Maggie L. Popkin & Katherine Balch

Monday, March 8, 2021–6:00 PM
AAR Zoom
Central European Time
Rome, Italy
Color photograph of a very pale green ancient glass vessel painted with architectural elements, horses, and geometric patterns

Detail of the Populonia Bottle (ca. 275–325), which was likely made as a souvenir, in the collection of the Corning Museum of Glass

Maggie L. Popkin
Reimagining the Roman Empire through Its Sports Souvenirs

Although often overlooked by scholars in favor of more monumental art and architecture, souvenirs of places, people, and events from the Roman Empire played a critical role in shaping shared memory and knowledge and constructing imagined cultural affinities. This talk presents work in progress about ancient souvenirs and material popular culture related to Roman circus racing and gladiatorial combat. In many ways the equivalent of modern sports merchandise, these seemingly ordinary objects illuminate perceptions of athletes in antiquity, emerge as technologies of power that structured social relationships both in and out of Rome, and cause us to rethink the role of Rome in the popular imagination.

Maggie L. Popkin is the Andrew Heiskell Rome Prize Fellow in Ancient Studies and Robson Junior Professor, Associate Professor, in the Department of Art History and Art at Case Western Reserve University.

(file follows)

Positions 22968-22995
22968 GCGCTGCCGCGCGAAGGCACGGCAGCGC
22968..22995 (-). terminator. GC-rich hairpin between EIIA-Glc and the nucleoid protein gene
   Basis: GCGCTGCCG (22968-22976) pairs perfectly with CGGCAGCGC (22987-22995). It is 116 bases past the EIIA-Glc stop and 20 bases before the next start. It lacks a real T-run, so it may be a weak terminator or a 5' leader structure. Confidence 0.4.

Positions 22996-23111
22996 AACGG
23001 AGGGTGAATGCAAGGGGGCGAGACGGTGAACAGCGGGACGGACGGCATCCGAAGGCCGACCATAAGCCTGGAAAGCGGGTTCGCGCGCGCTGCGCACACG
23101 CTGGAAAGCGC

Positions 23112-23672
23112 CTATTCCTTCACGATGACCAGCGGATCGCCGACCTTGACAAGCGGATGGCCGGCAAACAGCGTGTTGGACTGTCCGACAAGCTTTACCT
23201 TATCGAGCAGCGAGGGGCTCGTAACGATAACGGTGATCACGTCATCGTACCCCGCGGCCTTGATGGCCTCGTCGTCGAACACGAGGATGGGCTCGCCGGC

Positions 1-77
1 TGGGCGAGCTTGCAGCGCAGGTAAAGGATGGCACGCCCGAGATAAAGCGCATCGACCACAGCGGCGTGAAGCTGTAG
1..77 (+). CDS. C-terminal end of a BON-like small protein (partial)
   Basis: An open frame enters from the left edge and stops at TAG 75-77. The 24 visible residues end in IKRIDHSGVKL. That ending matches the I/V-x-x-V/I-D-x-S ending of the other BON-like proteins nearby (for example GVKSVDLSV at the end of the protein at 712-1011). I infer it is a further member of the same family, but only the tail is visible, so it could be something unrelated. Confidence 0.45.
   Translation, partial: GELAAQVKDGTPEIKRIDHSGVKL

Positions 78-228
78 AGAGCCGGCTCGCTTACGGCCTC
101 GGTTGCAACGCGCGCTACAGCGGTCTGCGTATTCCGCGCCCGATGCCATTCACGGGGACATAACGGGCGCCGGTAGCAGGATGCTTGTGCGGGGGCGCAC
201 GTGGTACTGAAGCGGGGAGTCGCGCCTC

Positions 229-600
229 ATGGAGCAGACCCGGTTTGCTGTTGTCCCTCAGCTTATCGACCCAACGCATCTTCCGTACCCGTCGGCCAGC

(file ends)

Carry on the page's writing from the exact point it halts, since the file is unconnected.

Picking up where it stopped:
Katherine Balch
Play Time: Found Objects and Explorations of Process in My Recent Work

For her shoptalk, Katherine Balch will share a bit about her recent compositional process, with particular attention to the role of “found sounds” in her work. Her interactions with quotidian objects—thimbles, chopsticks, aluminum cans, plastic bags, gravel, you name it—increasingly inform the sonic gestures and textures she imagines, then try to write down. In this way, her work resonates with composer John Cage’s query: “What is the purpose of writing music? One is, of course, not dealing with purposes but dealing with sounds. Or the answer must take the form of a paradox: a purposeful purposeless or a purposeless play. This play, however, is an affirmation of life—not an attempt to bring order out of chaos nor to suggest improvements in creation, but simply a way of waking up to the very life we’re living, which is so excellent once one gets one’s mind and one’s desires out of its way and lets it act of its own accord.”

Katherine Balch is the Elliott Carter Rome Prize Fellow in Musical Composition and a composer based in New York.

The shoptalks will be held in English.

Video is not available for this event.